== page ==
CHAPEL HILL, N.C. — The day after Monday’s shooting at Caudill Labs and a temporary lockdown, the University of North Carolina-Chapel Hill campus was quiet as classes were canceled and non-mandatory work suspended.

Supporters and universities from the UNC system and across the country shared sympathetic messages and mourners placed makeshift memorials on campus. At least one memorial featured a model of a molecule in tribute to the research done by shooting victim Zijie Yan, associate professor in the College of Arts and Sciences’ applied physical sciences department.

Zijie Yan

At a Tuesday news conference, UNC Police Chief Brian James shared a detailed sequence of events in Monday’s shooting incident.

The armed suspect drove to campus, entered Caudill Labs, went directly to the victim, shot, immediately exited the building and left campus on foot, James said.

Suspect Tailei Qi, a doctoral student, was taken into custody by Chapel Hill police on Williams Circle, about two miles north of campus. He is being held without bail at the Orange County Jail in Hillsborough. Qi, who did not enter a plea, is facing charges of first-degree murder and possession of a firearm on educational property.

According to Qi’s UNC biographical page, which has been deleted, Yan was his faculty advisor. Qi entered the school in 2022 and listed his previous colleges as Louisiana State University and Wuhan University.

Orange County District Attorney Jeff Nieman said that the gun used in the shooting has yet to be found, and that he won’t pursue the death penalty, making life in prison the maximum possible punishment.

Carter Scott, a UNC grad student and former classmate of Qi’s, told WRAL News, “I would have never guessed that he would be the kind of person who could possibly be capable of this kind of thing. He was always very quiet.”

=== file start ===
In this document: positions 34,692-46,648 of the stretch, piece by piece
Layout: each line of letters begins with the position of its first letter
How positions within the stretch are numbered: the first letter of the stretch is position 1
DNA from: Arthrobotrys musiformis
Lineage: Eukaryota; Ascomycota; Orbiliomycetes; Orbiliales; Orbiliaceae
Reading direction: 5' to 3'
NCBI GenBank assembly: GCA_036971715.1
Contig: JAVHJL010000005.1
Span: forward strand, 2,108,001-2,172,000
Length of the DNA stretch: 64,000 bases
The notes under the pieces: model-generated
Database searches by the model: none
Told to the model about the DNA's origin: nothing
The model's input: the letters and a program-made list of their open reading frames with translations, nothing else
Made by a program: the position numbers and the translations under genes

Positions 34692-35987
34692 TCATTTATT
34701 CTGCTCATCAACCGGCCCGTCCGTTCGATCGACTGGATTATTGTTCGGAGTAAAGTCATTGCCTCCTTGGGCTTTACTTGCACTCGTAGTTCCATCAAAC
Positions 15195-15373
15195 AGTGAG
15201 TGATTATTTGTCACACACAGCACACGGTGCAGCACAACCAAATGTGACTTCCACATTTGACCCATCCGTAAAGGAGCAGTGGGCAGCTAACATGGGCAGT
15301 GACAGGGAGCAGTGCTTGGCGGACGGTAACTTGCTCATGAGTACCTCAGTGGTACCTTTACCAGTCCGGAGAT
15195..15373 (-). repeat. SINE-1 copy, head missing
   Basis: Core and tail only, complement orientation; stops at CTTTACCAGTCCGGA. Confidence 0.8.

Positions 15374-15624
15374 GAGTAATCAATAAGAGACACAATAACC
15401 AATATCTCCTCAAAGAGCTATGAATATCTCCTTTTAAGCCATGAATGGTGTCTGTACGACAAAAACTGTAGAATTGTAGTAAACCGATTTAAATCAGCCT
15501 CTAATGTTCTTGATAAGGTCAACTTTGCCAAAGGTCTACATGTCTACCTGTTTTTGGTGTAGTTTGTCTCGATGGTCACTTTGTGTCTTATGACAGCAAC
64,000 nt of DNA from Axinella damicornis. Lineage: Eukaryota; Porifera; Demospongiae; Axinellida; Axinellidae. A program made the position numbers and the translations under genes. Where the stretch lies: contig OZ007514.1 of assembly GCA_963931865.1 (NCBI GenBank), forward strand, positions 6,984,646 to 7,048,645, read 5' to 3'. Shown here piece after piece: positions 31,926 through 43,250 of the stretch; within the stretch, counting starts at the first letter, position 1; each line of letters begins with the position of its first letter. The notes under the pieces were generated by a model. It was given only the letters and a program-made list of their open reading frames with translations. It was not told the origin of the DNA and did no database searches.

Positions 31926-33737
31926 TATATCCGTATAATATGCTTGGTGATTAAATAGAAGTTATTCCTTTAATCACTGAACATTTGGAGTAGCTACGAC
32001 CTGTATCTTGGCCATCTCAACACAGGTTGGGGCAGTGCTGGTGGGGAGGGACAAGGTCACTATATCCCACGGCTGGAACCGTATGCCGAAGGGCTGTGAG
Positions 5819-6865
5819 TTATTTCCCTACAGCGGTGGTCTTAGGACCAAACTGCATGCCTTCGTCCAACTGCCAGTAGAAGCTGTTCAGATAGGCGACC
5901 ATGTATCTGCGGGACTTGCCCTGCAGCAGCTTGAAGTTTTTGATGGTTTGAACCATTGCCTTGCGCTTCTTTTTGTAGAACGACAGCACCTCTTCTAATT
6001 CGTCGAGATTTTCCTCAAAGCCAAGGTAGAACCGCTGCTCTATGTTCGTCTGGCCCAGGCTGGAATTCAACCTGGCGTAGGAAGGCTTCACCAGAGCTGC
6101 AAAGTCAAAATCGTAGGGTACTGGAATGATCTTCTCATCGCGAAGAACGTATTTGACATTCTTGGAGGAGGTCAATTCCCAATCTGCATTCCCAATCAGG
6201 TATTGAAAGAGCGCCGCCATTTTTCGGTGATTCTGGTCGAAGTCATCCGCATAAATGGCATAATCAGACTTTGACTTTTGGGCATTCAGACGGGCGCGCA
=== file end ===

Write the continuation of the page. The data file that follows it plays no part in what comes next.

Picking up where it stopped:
Tailei Qi

Scott added, “In hindsight, I would guess he probably didn’t have a very good network here. I get the impression he went to another university out of the country. So he was very new. Very out of his element … So I can see a situation where he didn’t have that many people close to him.”

Chancellor Kevin Guskiewicz described Yan as “a beloved colleague, mentor and friend to so many on our campus and a father to two young children,”

Lamenting the “tragic loss,” he announced that the Bell Tower would toll at 1:02 p.m. Wednesday and the campus would observe a moment of silence in Yan’s memory. A vigil was scheduled for Wednesday evening on Polk Place.

The university announced that classes would be canceled and most campus offices would remain closed on Wednesday. The university returned to normal operations on Thursday.

In emails and on social media, people across the country shared messages of solidarity and sympathy for Tar Heels following the tragedy.

General Alumni Association President Veronica Mora Flaspoehler shared a message with alumni, writing: “At times like these, the term ‘Carolina Family’ becomes evident and real. We are in mourning, but we will find our way ahead, together.”